While the Landers Theatre is dark through the summer months, local theater-lovers can watch live stage performances at MSU Tent Theatre, and in the intimate "so close you might get some on you" venue of Center Stage at Wilhoit Plaza, home of Springfield Contemporary Theatre. Opening tonight (July 8) and running through July 24 is Paul Osborn's charming 1939 slice of middle-Americana, Morning's at Seven.
Director Robert Bradley notes the title, with its apostrophe (as in "morning is at seven") derives from Robert Browning's 1841 verse drama Pippa Passes, which includes the famous passage "Morning's at seven, the lark's on the wing, the snail's on the thorn, God's in his heaven--all's right with the world." The play concerns four ageing sisters in late-1930s small-town America, who have not only lived in close physical proximity for virtually their entire lives, but they are very close emotionally: Esther (or "Esty"), the oldest of the four; second-oldest Cora; Aaronetta, nicknamed "Arry;" ; and Ida. Three of them are married, the fourth, Arry, is an "old maid." She lives with Cora and her husband. Ida and her husband live right next door, and Esty lives a block and a half up the hill.
Maxine Whittaker plays Esty, who she says is "the smartest" sister, "so they can look up to me for advice. I'm married to a college professor--who's a grump!"
One of the things Bob Bradley worked on with the cast through the rehearsal period was "the closeness that the four actors needed in order to be the four sisters." Sort of a team-building exercise, in other words. But that was relatively easy to accomplish, says Maxine Whittaker. "Everybody in the show, at some point, has worked in a production together--we've known each other for years." So the cameraderie, among not just the women but the men in the cast, was achieved quite naturally.
Married couple Shawn and Gretchen Teague play 40-year-old Homer and his fiancee of 12 years, Myrtle. "Homer's mother Ida has decided that it's time that he get married" and pop the question, says Bob Bradley. The story revolves around how the rest of the family are going to get Homer to propose to Myrtle, and what the consequences will be if and when he does. "Suddenly Ida has the realization that he'll be leaving home!"
Bob Bradley and Maxine Whittaker both make sure to remark on the "veteran" cast and production staff for this show--Bob doesn't hesitate to call it a "geriatric" production. he says if you add up the collective ages of all the participants it comes out to 756 years! "In fact," he continues, "this is the reason I chose the play. We have a lot of senior actors, talented, and they don't always get a chance to do top-notch roles. And this was one of the plays that we could do that. Maxine adds, "That seems to be standard procedure: there are a lot of theaters that do not acknowledge the older actors. And yet Britain does--you see the productions in Great Britain and there are always those character actors that are just delightful to watch and to listen to. They have lovely faces, they have expressions--they've lived. And when they display an emotion, you know that they've probably felt it at some point."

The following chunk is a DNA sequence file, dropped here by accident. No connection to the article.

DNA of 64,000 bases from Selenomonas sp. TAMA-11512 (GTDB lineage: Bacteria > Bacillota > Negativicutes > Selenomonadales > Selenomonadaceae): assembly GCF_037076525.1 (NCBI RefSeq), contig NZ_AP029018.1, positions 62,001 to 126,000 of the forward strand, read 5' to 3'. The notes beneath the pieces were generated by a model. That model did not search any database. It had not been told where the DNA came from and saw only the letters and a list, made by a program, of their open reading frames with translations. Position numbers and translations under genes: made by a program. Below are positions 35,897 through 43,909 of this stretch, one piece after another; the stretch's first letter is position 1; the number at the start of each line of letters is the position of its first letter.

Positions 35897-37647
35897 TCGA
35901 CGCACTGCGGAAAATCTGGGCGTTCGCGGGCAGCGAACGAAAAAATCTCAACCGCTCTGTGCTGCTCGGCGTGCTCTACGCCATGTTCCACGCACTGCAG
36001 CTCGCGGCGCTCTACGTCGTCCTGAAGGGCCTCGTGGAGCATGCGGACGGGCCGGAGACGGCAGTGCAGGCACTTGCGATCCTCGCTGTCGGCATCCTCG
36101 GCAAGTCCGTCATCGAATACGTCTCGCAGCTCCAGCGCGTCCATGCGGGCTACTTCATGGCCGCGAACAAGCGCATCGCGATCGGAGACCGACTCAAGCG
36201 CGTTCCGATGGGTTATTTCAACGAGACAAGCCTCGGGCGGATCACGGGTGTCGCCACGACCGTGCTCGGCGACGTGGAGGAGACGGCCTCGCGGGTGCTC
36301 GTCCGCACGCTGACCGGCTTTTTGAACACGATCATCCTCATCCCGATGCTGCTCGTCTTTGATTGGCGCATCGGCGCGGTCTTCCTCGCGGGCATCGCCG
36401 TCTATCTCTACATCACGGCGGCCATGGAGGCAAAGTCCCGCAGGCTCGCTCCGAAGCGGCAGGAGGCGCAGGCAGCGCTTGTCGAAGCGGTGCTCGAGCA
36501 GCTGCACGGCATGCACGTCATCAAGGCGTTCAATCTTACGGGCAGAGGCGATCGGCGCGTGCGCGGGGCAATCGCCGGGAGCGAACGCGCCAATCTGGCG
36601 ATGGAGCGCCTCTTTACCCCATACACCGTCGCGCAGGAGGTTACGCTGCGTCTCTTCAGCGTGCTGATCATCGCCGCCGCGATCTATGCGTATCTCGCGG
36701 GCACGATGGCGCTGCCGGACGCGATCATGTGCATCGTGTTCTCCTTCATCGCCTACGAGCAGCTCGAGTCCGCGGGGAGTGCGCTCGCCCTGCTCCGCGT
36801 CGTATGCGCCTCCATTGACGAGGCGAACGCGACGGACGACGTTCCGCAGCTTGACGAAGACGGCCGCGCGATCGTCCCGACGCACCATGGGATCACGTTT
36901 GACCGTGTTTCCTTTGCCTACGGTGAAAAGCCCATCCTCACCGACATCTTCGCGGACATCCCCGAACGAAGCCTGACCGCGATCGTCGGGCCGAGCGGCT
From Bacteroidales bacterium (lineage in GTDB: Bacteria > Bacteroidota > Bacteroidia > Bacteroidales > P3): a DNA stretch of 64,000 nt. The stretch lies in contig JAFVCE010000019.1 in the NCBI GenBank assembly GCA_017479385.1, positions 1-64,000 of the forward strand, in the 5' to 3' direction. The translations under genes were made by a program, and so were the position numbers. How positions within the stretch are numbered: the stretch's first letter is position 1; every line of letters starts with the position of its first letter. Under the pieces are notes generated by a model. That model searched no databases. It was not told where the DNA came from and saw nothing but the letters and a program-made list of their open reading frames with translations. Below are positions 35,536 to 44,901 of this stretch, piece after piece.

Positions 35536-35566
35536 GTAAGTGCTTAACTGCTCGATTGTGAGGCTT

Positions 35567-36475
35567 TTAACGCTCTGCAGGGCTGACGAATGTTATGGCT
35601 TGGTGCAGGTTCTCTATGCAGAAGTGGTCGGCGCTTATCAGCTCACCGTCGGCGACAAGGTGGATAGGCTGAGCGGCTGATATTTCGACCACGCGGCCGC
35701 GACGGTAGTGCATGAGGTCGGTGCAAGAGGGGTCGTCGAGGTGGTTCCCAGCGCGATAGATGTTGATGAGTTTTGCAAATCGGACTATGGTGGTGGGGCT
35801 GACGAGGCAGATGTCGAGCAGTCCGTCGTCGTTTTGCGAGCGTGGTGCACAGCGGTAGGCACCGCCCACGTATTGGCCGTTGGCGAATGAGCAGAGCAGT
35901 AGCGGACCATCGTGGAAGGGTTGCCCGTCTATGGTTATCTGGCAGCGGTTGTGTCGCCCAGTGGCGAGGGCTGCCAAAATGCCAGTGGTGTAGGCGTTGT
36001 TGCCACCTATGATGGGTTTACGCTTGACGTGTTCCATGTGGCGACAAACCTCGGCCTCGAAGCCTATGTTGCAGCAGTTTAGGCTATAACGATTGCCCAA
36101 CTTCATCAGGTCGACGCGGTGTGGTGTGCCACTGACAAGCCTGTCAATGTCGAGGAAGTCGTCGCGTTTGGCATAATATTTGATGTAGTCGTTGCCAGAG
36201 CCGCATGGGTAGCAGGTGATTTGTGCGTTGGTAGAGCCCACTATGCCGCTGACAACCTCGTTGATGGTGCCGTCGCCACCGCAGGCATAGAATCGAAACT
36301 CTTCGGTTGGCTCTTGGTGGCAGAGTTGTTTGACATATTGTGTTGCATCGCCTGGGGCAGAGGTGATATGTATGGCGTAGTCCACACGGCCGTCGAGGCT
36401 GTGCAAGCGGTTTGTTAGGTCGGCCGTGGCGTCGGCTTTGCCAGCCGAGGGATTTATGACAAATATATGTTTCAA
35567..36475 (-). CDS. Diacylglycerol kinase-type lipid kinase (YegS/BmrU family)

Bradley goes on to provide some background on Paul Osborn. He started writing plays for Broadway in the 1920's--actually he specialized in crafting stage adaptations of other material. "He went on to Hollywood and became a very successful script writer, again mostly of adaptations--Bridge on the River Kwai is one of his." Morning's at Seven was, in fact, Paul Osborn's sole original play... and it was his favorite. Sadly its first production on Broadway in 1939 closed after only about 100 performances. It was some 40 years later, in 1980, that Morning's at Seven was rediscovered by a new generation and given a new production which ran for some 500 performances. Bob Bradley thinks it's wonderful that "in the last eight years of his life (Osborn died in 1988), he saw success for the play that he loved." (There was also a single TV adaptation in 1956 on The Alcoa Hour anthology series.)
Morning's at Seven plays Friday and Saturday nights at 7:30pm and Sundays at 2:00pm at Center Stage in Wilhoit Plaza, corner of Robberson and Pershing in downtown Springfield. Tickets are available at the Springfield Contemporary Theatre box office, 831-8001, or at www.springfieldcontemporarytheatre.org. And, Bob Bradley adds, if you're 90 years old or older (and can prove it!), you get in free.